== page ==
Written by: Chester De Vonde & Kilbourn Gordon (play), Elliot Clawson, Joseph Farnham (titles), and Waldemar Young (adaptation)
Directed by: Tod Browning
Starring: Lon Chaney, Lionel Barrymore, and Mary Nolan
Reviewed by: Brett Gallman
“How did God ever put a thing like you on this earth?"
As the penultimate collaboration between Tod Browning and Lon Chaney, West of Zanzibar began drawing the curtains on one of cinema’s great early creative teams. Over the course of a decade, the duo collaborated nine times, with their most famous output being the presumably long-lost London after Midnight. A similar fate befell a couple other films, and each surviving effort only highlights what a loss that must truly be. Case in point: West of Zanzibar, a most strikingly mean-spirited film that’s akin to a primal yelp that still manages to muse on the destructive twin forces of fate and vengeance.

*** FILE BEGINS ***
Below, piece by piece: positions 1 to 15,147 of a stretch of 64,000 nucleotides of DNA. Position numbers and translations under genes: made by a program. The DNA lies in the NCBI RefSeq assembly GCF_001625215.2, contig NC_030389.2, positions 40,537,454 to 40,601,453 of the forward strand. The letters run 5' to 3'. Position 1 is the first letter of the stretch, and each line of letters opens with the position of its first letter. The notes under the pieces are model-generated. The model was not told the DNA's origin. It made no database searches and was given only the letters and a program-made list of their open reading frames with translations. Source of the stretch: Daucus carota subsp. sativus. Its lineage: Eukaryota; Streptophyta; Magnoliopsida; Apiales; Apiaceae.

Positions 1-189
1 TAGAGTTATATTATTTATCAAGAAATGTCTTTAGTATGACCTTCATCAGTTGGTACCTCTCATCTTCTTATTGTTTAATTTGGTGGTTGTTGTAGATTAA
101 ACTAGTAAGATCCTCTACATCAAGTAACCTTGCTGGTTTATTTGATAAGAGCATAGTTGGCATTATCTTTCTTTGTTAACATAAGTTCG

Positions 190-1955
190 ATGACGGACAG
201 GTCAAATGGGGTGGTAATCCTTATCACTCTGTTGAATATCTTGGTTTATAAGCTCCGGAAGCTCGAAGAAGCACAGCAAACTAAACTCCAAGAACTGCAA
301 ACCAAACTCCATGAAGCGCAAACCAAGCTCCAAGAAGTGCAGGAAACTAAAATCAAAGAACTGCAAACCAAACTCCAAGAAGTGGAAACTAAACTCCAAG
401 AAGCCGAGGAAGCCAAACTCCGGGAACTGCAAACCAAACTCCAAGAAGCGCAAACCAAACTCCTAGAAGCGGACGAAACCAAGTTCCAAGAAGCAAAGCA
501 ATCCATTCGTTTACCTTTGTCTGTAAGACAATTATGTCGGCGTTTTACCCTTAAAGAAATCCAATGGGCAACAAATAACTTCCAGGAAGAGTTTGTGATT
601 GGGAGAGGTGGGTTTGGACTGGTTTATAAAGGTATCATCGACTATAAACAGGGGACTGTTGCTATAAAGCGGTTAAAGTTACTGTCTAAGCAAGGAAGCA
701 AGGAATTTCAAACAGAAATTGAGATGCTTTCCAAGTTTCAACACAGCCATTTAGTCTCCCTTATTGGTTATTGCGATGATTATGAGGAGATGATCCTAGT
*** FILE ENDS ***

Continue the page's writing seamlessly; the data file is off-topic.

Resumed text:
Chaney is Phroso, a popular magician whose wife (Jacqueline Gadsen) is on the verge of leaving him for another man, Crane (Lionel Barrymore). She doesn’t have the heart to break the news herself, so Crane does the job and inadvertently cripples Phroso during the encounter. A year later, Phroso finds his wife dead in a church and in the presence of her crying child; vowing immediate revenge against both Crane and his child, Phroso concocts an elaborate scheme that sees him move to Africa. After ruling a small outpost for eighteen years, he finally puts those wheels into motion by sending his men to fetch both Crane (now a successful ivory merchant) and his now-grown-up daughter (Mary Nolan), who has been raised in a Zanzibar brothel her entire life.